People become caught in the vicious cycle of eating too much which causes a brief spurt of energy followed by an energy crash that spurs them to eat again.  When they are responding to the energy crash, people often consume foods and drinks that make this energy roller coaster even worse. It is my belief that we eat mostly because we do not engage our brain before opening our mouths.  Mindless eating must be changed before any weight loss plan will succeed.
I suggest that you consider the following steps in order to have a successful weight loss program.

  1. Ask your husband for his help.  Let him know that without his help in restructuring this flailing family, that your ability to lose weight will be greatly handicapped.. Let him know that you cannot lose weight if you are going out to dinners, to cocktail parties or entertaining with food at home.  Explain that you understand that this will be a real sacrifice for him but that you cannot lose weight if you are surrounded by people constantly eating.  Invite him to help you create ways to be with friends and family and work associates that do not involve eating.
Let him know that at 50 with your family history, that your weight alone is likely to cause you to become a diabetic. Let him know that this weight loss plan will take 9 months.  Don’t tell him the real truth:  In 9 months you will give birth to the real adult you that you can choose to be and that you will incorporate these life changes of the next 9 months into the rest of your life.  Too much information can be overwhelming to spouses. Do let him know that you have become ashamed of your body and that this has affected your interest in intimacy. 2.  Call a family council and as the culinary CEO give the bad news to the crew straight. Let them know that you have a health crisis.  Tell them the stories of the aunts, uncles and grandmother who were obese and became diabetic.  Be vivid in your descriptions of blindness, amputations of limbs due to diabetic blood vessel change, strokes, heart attacks, kidney failure and dialysis.  Don’t hold back.  Let them know that your recent blood tests indicate that you are headed for the same diseases if you don’t change your life. Remind them that they have this genetic tendency to diabetes as well, so as you are helping yourself in crisis, they can help themselves before the crisis hits them. Let them know that in order to change your life, the family has to change as well.


3. Tell these three young men that there will be no forbidden foods in the house for the next 9 months.  If they want junk food, soda, ice cream, deserts and any other foods that are easy for you to find in times of emotional hardship, they must buy and eat them elsewhere.  What are they going to do?  Hate you?  Move out?

Tell them that you expect that they are going to help in the kitchen.  They are old enough to do some of the heavy lifting:  shopping with a precise list, participating in food preparation with you and then in the clean up.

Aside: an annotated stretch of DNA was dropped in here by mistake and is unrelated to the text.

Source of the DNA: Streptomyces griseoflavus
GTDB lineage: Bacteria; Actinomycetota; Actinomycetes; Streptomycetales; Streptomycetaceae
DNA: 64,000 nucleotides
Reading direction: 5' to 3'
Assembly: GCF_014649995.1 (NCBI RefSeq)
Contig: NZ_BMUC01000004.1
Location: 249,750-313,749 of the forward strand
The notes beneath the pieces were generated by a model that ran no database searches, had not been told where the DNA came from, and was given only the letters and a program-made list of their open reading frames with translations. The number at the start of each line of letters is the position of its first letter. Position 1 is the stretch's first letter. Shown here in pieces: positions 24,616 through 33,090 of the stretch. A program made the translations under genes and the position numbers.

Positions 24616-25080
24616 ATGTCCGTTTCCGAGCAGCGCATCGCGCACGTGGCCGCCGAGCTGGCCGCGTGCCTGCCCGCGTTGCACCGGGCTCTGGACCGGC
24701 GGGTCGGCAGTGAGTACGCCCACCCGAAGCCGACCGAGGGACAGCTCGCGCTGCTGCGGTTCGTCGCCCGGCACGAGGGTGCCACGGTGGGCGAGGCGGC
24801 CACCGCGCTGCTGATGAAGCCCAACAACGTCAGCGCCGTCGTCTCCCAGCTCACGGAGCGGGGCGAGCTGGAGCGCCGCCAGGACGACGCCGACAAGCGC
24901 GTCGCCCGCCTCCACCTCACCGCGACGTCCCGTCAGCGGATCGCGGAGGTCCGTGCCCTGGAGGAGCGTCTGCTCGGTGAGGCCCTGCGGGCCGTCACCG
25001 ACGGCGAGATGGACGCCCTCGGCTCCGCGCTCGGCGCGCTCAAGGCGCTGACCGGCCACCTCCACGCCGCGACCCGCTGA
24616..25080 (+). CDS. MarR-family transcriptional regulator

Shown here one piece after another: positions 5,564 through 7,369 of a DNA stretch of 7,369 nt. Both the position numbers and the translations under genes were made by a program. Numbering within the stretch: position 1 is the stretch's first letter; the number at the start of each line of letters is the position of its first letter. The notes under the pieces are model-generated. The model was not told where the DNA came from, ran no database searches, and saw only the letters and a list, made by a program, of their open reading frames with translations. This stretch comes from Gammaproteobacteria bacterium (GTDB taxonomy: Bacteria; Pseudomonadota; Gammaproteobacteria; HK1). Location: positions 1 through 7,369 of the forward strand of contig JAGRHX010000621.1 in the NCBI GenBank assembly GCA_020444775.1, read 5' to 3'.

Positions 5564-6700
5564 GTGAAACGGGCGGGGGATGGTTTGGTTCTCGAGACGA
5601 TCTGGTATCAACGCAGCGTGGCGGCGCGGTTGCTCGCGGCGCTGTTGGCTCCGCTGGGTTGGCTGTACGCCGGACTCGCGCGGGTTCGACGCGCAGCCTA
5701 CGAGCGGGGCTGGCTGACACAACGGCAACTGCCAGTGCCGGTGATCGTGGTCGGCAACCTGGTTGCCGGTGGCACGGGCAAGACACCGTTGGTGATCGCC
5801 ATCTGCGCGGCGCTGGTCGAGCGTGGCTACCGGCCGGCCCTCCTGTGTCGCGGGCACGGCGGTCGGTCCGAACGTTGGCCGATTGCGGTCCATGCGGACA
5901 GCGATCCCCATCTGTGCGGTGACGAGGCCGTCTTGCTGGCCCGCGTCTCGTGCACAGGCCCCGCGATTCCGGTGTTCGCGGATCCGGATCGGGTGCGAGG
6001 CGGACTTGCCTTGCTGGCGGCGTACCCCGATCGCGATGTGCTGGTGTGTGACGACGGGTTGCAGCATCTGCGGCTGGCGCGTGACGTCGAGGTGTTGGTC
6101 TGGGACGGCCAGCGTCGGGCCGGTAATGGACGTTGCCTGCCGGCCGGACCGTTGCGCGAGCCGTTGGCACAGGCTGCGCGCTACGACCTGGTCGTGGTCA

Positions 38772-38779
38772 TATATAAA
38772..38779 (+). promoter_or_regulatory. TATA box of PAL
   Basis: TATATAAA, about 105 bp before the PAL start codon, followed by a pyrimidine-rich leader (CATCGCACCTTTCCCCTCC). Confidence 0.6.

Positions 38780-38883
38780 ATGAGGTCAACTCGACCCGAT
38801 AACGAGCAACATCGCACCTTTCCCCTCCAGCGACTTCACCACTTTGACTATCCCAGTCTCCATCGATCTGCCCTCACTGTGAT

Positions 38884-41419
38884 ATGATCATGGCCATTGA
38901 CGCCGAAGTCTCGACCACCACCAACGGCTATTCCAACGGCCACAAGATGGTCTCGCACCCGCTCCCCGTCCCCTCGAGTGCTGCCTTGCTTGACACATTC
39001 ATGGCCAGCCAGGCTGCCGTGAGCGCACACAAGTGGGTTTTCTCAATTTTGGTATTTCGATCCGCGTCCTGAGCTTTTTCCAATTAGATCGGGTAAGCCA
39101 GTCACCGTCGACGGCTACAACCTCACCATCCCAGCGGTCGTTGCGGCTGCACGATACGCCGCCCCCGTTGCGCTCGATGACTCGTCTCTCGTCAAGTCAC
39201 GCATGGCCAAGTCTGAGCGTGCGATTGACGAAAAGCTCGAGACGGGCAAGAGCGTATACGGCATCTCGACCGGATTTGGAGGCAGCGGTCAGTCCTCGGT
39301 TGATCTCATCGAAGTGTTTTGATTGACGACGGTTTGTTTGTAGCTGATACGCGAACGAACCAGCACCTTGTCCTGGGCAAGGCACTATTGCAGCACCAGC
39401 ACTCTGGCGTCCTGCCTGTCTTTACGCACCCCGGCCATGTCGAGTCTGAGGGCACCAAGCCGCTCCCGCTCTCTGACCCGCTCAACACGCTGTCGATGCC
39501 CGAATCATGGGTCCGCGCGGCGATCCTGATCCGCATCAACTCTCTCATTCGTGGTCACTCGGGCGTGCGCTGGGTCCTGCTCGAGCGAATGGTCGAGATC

Leave food for the boys that they must eat every afternoon before you come home so that you are not met at the door by a crew of HUNGRY MEN.  Adolescent boys need more calories and healthy sandwiches or pizza after school will calm their appetites and prevent you from being attacked by the daily chorus of “What are we having for dinner; I am starving; I don’t like that: we always have that”.

Let them know that you are treating your obesity as if your life depends on it, and that you expect them to love you enough to help you with your weight loss program.  Tell them about emotions and eating, tell them about saboteurs and temptations.  This is a real chance for your sons to begin to part of an adult and thoughtful family life.  This is a real gift that you will be giving them.

If anyone had the perfect diet, then everyone would be thin!  There is no perfect way to lose weight and to keep it off.  But, there are important connections between the mind and the mouth that will help you find a way to shop and prepare your special foods in advance, to choose food carefully, to control portions completely, to identify the saboteurs in your life that cause you to deviate from the diet, to use the diet as a way of evaluating how you are living and whether or not you really want what you say you want.  Choose your weight goal and really own it and the process of weight loss will be so much easier.

I feel that the frequent small meals that form the structure of a diabetic diet are really the best way for all of us to eat.  This way of eating delivers a small amount of food to be metabolized and used by the body and prevents wild swings in insulin as long as the food choices are sound.  Eating frequently also prevents out of control hunger that causes random binging. Choose a diet that has no sugar or sugar substitutes, combine a small portion of fruit with cottage cheese each time to prevent the glucose in the fruit from over stimulating the pancreas and causing too much insulin to be produced.  I like V-8 juice twice a day since it is low in calories, has fiber, is quite filling and is a controlled amount of fuel.  Eat only 4 oz of protein for lunch with a salad and a cup of non starchy vegetables.  The protein should be poached, grilled, baked or broiled.  The vegetables should be steamed or microwaved.   Repeat at dinner.